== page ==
By Scott McLean
Local Journalism Initiative Reporter
In an effort to increase their long term sustainability and cut greenhouse gas emissions, the Fort McKay Metis Nation will be unveiling their completed solar farm before the end of summer.
Spread across two locations, the solar farm, which is designed to save the community up to $10,000 in annual energy costs, features a 105-panel ground mounted structure near the entrance of the community and a 75-panel ground mounted structure behind the nation’s offices.
“This program meets a goal of showing that we can provide clean electricity, albeit in a smaller capacity,” said Eddison Lee-Johnson, CEO of the Fort McKay Metis Nation (FMMN). “The long-term goal is to be able to be responsible and provide clean electricity, while providing houses that are built to reduce environmental and climate change impacts.”
The project’s original plans were for there to be roof-mounted panels on houses in the community. However, some houses were not in optimal locations to receive panels and the nation opted for the two ground-mounted projects instead.
The solar farm will generate 87,700 kilowatt hours per year of power for the community of 120 members. Lee-Johnson said that the community is continually looking for ways to mitigate the effects and adapt to the realities of climate change.
“It’s not new for Aboriginal communities to be socially and environmentally responsible,” said Lee-Johnson. “If we can contribute to reducing the energy supplied to our nation, we can, in turn, continue our work taking care of the environment.”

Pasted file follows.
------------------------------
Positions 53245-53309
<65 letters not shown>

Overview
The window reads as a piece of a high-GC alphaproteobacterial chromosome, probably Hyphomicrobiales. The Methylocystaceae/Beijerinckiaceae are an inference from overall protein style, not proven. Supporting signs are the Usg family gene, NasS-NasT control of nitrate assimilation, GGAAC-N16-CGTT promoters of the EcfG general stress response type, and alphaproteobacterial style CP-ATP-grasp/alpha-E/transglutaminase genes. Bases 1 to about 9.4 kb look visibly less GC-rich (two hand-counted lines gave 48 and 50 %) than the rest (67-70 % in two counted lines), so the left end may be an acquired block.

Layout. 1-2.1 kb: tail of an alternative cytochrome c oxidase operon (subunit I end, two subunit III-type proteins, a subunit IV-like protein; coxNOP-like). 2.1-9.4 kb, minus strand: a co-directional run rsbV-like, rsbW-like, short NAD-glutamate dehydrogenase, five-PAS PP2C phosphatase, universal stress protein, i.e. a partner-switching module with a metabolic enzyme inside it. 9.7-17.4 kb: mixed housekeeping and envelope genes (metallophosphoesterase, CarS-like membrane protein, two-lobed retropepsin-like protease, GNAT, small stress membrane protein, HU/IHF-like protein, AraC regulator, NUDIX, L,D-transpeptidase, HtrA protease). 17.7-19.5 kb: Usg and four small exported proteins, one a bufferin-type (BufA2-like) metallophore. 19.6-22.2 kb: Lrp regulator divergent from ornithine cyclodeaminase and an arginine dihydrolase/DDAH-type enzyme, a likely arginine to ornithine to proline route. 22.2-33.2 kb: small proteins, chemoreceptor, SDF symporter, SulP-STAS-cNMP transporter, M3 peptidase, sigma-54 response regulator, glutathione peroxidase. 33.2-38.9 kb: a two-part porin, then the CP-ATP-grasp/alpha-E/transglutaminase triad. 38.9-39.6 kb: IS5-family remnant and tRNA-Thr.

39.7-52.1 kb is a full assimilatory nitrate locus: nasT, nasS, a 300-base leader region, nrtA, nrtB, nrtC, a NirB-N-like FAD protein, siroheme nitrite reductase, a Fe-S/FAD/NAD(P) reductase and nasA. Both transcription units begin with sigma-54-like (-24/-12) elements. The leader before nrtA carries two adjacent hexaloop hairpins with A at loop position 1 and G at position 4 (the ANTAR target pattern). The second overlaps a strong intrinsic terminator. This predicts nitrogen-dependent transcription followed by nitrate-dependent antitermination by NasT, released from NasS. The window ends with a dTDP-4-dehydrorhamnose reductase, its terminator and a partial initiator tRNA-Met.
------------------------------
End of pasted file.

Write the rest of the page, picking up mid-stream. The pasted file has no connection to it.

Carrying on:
The project now is the second of its kind in the region after Fort Chipewyan opened a 6,000-panel solar farm in November 2020.
Completed by Three Nations Energy, their solar farm will save 800,000 litres of diesel fuel annually for the community, while cutting greenhouse gas emissions by 2,170 tonnes.
Though the FMMN project, being completed by Solare Canada, is modest in comparison to the size and scope of the Fort Chipewyan farm, the community will also be launching a housing sustainability plan in the fall with potential for additional energy reduction projects in the future.
“The goal is to identify what type of houses we will need and even though they will be constructed, they will be built in a sustainable manner,” said Lee-Johnson. “Designed to reduce energy, to be efficient, to meet the needs of our members but they also will address the climate and environment that we are in.”
Scott McLean is a Local Journalism Initiative reporter who works out of the FORT MCMURRAY TODAY . The Local Journalism Initiative is funded by the Government of Canada.
-With files from Sarah Williscraft